Review by Jamie McNeil
30 Days of Night was a surprising breakout success for publishers IDW and creators Steve Niles and Ben Templesmith, spawning a number of spin-offs, but it’s the original trilogy collected in the 30 Days of Night Omnibus Vol. 1.
For thirty days over November and December the Arctic Circle is shrouded in perpetual darkness. As the most northerly town on the American continent, Barrow, Alaska is no exception. Watching the sun set for the last time is a yearly ritual for husband and wife Sheriffs Eben and Stella Olemaun, but Eben is uneasy. There’s been a spate of strange crimes occurring, including the theft of every mobile phone in the district, now lying in a melted heap of burning plastic. It’s like someone wants to cut them off from the world and the mad ravings of a drifter don’t help. Prophecies of the Undead coming to feast on Barrow’s population become manifest and Eben finds himself leading a desperate bid to survive 30 Days of Night. The sequel Dark Days follows Stella Olemaun eighteen months later as she tries to warn the world of a conspiracy to keep the events of Barrow secret. Mocked by one side and hunted by the other, Stella travels to Los Angeles where she finds allies in unlikely places. Ironically the third volume Return to Barrow fast forwards three years to when Barrow has learned from its tragedy and become a tougher town that refuses to be a regular on the vampire menu. Brian Kitka is the new sheriff, his brother’s family victims of the first winter onslaught. Intent on discovering the truth a sceptical Brian makes an alliance with grizzled hunter John Ikos, a survivor and veteran of many vampire encounters. Whether he believes in them or not Brian is about to face down a formidable enemy that has learned its own lessons and will stop at nothing to wipe out Barrow from the face of the Earth.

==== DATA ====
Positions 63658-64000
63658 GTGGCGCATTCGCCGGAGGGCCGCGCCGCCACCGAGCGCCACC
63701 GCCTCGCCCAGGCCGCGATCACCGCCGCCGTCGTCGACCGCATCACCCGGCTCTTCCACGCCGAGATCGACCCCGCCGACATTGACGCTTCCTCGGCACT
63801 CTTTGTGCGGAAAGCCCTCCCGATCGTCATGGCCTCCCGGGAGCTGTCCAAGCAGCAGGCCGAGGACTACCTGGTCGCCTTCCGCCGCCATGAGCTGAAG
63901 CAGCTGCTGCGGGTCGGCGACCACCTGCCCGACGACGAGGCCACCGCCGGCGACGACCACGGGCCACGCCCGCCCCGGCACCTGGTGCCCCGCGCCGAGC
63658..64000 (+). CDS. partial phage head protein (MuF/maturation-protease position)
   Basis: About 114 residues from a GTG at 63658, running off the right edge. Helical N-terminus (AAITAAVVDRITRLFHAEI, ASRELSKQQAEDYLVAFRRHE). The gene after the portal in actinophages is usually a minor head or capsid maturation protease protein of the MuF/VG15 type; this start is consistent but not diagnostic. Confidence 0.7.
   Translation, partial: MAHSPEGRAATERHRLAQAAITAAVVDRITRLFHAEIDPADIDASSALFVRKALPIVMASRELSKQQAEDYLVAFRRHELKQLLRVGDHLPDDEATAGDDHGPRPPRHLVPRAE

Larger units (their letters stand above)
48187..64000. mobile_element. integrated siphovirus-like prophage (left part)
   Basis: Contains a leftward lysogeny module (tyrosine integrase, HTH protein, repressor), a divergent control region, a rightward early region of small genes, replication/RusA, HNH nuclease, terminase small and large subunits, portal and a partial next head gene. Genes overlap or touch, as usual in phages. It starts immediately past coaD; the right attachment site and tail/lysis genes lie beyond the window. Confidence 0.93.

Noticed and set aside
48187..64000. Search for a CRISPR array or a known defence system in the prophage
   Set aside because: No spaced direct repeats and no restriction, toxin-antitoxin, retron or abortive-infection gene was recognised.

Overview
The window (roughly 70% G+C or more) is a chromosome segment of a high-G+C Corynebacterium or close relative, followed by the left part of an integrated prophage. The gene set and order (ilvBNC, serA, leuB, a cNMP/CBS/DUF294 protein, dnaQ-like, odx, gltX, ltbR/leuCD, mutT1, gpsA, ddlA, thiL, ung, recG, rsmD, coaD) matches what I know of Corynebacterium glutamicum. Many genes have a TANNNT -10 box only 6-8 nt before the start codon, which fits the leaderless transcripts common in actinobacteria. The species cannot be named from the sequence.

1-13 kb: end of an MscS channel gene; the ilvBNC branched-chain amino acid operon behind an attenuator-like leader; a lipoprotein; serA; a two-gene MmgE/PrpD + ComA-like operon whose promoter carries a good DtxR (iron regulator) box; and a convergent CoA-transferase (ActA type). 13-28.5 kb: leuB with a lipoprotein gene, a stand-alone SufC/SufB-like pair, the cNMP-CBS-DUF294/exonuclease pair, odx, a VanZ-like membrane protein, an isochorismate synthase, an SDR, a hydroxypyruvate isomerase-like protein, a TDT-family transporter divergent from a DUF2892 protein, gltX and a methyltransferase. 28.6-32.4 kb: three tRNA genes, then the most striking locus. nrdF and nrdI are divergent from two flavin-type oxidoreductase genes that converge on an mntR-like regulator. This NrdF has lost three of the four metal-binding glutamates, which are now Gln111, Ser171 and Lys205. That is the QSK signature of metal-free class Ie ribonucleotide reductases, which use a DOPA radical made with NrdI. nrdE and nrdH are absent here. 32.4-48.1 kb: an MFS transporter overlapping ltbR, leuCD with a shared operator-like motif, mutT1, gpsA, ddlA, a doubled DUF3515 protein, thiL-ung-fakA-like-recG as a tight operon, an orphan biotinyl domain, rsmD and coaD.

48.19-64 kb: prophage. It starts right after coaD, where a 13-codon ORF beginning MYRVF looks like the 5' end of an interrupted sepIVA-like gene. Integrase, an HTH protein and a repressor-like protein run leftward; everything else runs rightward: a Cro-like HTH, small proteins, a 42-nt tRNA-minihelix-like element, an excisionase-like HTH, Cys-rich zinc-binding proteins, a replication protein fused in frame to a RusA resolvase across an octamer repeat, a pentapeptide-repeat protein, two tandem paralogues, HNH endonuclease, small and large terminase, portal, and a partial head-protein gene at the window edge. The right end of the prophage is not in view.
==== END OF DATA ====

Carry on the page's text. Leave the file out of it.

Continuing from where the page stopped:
The omnibus format demonstrates how a simple idea can make a good story and, in this case, improve. Niles takes an annual meteorological event, adding the supernatural and basic human superstition to make a terrifying concept. Stripping back vampire mythology and returning limits to the species actually makes them more frightening, fear a strong factor that drives what is essentially an emotional saga presenting the human condition at its best and worst. Time and overuse of concepts Niles introduced has reduced the original impact, but it is still a smart progressing story that consistently improves. Artist Templesmith employs eerie watercolour shadows in an abstract fashion redolent of the single camera style horror first used in The Blair Witch Project. The swirling of bright colours mixing into dark shades coupled with a deliberate choice to limit facial features, apart from strong emotional responses, results in a nightmarish dreamlike state. It’s less effective in the first story as Templesmith was still fresh out of art school and hadn’t refined his style completely at that point. His talent develops as the series progresses, experimenting with urban environments in Dark Days, and by Return to Barrow produces a rare blend of engaging complex emotions and fluid violent action.
For fans looking for a well paced series with some macabre yet beautiful art the 30 Days of Night Omnibus Volume 1 is good value, cheaper than purchasing the three foundational books separately. More tales by Niles, Templesmith and others are in the 30 Days of Night Omnibus Volume 2.